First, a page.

By Jason Wojciechowski on December 20, 2009 at 12:35 PM
ESPN says that Coco Crisp is on the verge of coming to the A's. Where does that leave Oakland's outfield?
In my last post on the A's lineup / roster, I figured the A's outfield looked like, from left to right, Taylor-Sweeney-Hairston. (Or flip Hairston and Taylor if Taylor's a good defender.) Ken Arneson noted on Twitter that he'd prefer to have Taylor play in Sacramento for a while, then have him push either Rajai Davis or Scott Hairston out of the starting lineup. In retrospect, this seems to better match Oakland's M.O., so let's assume that the outfield as of now is Hairston-Davis-Sweeney, with the main reserve being either Travis Buck or Aaron Cunningham.
With 12 pitchers and nine starting players along with a backup catcher, that left three bench spots. One of those will be a backup infielder, ideally Gregorio Petit, but perhaps Aaron Miles. One of those will be a backup outfielder. That leaves the 25th spot up for grabs. Does Oakland, especially with a defense-oriented outfield in Sweeney and Davis, have another potential bat in Buck/Cunningham? Do they carry both Miles and Petit? Tommy Everidge? Dallas McPherson?
I don't think the addition of Coco Crisp changes that question so much as magnifies it. Now, instead of a hitting fourth outfielder, the A's will have a defense-and-running one in Crisp, since he isn't much of a hitter (.336/.378 last year). He's not a total black hole as long as you hit him low in the order, and he's a legit (albeit weak-armed) outfielder, especially in left (although he'll give you good work in center as well). He also steals bases at a good clip, although he's never done it at the volume that Rajai Davis has shown. In short, he's got a Rajai Davis bat with slightly sub-Rajai legs and defense, and he'll be playing Rajai's rightful position: left bench.
This does presumably signal that the A's really are going to be sending Michael Taylor to AAA to start the year. If you figure Taylor's going to make the major league squad, then your fourth outfielder (Davis) is already on the team.
But getting back to that 25th man, I have to assume the A's are planning on having a (potential) bat make the roster as the 25th man. If your bench is Crisp, Petit, and Miles, you've got three guys who can pinch-run for Daric Barton and Jake Fox, but no one who can pinch-hit for anyone.
On the other hand, who are we pinch-hitting for? If that last spot is one of the three aforementioned guys, are any of them better hitters than any starter? I guess there's Cliff Pennington, but Pennington's still a guy who put up a .342/.418 line in limited action last year, so it's not that clear-cut. (Translated into wOBA, that's in the Erick Aybar / Elvis Andrus range among shortstops, i.e. not great, but fine.)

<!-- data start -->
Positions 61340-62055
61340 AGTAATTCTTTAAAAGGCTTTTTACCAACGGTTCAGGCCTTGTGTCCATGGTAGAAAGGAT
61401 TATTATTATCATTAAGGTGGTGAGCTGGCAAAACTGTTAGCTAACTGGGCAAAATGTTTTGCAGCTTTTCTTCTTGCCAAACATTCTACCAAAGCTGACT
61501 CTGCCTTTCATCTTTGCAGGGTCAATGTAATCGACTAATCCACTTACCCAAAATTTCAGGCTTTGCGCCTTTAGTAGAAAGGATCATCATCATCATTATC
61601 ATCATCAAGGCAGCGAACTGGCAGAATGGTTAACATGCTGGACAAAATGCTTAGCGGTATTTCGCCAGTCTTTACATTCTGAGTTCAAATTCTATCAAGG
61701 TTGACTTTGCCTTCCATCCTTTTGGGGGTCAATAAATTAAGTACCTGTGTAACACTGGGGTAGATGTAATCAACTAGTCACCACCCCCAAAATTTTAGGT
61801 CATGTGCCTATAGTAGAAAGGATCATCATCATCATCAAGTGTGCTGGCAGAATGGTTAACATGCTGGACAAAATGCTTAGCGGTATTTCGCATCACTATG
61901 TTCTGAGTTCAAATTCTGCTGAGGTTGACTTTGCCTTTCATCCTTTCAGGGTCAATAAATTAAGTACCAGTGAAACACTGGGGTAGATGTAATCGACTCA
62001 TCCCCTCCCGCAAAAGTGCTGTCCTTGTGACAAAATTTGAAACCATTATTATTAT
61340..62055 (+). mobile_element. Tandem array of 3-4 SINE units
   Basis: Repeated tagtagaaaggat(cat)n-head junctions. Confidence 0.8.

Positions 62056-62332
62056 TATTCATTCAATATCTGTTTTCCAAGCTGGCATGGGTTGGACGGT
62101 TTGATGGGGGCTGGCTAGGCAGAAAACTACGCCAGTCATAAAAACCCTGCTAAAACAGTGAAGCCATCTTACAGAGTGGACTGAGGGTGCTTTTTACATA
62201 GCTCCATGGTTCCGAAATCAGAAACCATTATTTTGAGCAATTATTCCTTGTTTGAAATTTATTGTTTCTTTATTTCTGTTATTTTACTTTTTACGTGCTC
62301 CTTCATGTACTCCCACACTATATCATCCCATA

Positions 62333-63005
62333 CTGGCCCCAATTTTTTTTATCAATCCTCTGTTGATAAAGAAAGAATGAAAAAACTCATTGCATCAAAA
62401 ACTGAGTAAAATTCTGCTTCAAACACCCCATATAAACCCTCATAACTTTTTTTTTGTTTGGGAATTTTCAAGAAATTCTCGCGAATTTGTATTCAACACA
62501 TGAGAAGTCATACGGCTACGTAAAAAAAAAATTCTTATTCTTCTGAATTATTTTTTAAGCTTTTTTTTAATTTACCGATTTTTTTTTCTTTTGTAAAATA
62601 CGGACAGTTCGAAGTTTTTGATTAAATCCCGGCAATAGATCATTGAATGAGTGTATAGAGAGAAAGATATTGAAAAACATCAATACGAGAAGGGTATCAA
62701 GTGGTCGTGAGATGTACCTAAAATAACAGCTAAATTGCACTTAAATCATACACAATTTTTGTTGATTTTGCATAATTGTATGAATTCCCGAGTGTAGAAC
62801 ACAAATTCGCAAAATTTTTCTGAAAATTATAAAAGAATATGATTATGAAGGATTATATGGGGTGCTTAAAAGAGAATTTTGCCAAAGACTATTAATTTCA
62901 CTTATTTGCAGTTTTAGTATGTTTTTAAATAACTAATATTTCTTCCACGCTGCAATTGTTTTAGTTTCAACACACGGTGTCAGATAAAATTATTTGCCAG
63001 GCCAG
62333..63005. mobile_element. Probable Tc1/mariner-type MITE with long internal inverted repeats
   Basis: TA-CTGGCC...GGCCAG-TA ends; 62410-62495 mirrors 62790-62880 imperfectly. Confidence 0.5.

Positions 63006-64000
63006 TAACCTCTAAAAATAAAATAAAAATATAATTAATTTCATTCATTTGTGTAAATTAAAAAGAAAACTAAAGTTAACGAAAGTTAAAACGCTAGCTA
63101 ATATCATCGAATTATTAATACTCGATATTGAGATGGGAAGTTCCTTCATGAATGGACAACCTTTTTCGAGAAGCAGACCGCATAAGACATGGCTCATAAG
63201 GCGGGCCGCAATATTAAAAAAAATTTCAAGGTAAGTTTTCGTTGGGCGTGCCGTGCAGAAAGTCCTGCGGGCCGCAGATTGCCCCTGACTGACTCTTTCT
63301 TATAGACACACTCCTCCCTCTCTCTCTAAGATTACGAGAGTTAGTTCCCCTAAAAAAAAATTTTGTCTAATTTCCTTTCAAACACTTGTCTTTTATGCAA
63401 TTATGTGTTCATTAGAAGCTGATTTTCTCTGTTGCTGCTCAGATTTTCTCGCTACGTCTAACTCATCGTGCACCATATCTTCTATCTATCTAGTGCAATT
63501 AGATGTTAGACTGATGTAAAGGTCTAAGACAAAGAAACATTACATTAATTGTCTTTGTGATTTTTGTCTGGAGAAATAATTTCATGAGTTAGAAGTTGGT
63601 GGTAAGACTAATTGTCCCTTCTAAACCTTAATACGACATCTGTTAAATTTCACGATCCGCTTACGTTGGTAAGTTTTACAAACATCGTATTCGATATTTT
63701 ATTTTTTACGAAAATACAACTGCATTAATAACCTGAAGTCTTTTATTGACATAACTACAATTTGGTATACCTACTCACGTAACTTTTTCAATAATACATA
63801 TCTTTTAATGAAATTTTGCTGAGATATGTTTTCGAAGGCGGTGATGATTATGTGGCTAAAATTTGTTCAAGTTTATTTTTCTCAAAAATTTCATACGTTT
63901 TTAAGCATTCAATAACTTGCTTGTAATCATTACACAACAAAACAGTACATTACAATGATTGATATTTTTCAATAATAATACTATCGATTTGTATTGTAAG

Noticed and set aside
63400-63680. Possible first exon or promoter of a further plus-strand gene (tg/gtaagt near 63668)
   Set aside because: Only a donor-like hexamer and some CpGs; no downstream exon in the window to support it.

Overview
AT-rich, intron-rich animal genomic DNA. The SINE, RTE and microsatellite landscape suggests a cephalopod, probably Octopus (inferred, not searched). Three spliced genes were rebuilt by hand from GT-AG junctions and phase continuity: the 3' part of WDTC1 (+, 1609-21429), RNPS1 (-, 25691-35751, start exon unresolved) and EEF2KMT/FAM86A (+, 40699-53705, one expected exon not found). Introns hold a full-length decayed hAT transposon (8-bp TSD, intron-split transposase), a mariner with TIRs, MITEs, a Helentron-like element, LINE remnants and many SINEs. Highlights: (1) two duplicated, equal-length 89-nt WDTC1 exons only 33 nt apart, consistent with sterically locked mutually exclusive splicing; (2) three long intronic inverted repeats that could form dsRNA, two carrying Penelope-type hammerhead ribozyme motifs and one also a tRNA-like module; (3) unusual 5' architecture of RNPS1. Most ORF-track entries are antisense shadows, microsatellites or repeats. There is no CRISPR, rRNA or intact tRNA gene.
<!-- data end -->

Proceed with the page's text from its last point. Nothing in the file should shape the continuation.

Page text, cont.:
Having addressed the question of what to do now that Crisp (who I'm going to be typoing as "Crips" all year long) is on the roster, he other question about is whether paying him $5M is better than paying Jack Cust a similar amount of money (and likely a little less) in the first place. The simple answer is that Crisp put up 1.2 WAR last year in just 49 games with the Royals, while Cust managed just 1.0 in the full season. That's, of course, not all there is to it. First, Cust is one of the few players the A's have had over the last few years who's been able to play every single day. That has value in, if nothing else, the cost of roster machinations -- when guys get hurt, you end up having to add other people to the roster, which ends up sometimes meaning losing players on waivers, and either way, major league pay rates are higher than minor league ones. There's also the fact that Crisp is, hopefully by June, going to be utterly redundant as Rajai Davis, Ryan Sweeney, or Scott Hairston gets pushed to the bench to make room for Michael Taylor.
On the other hand, Crisp probably makes better injury protection for the outfield than Jack Cust. If Davis, Sweeney or Hairston goes down and the A's don't want to bring Taylor up yet, Crisp brings enough to the table to not kill the A's in the absence of that starter. But if that's the rationale, then the A's must really not believe in Travis Buck and Aaron Cunningham anymore, which is a shame. Buck, after all, hit well in the majors in 2007 and in the minors in 2008 while playing very good right-field defense (at least per UZR -- he's pretty awkward out there to the eye). Cunningham, meanwhile, will still be just 24 this year, and he's hit at every minor-league stop. His major-league .271/.338 line has been compiled in a grand total of 144 plate appearances over two seasons, so it's far too early to give up on him. Who knows what the story with his defense is, but he's got 300 innings of corner outfield experience in the majors that UZR pegs as perfectly average.
But look, let's not forget: in the end, this is a guy named Coco Crisp. There has to be some value in that, right?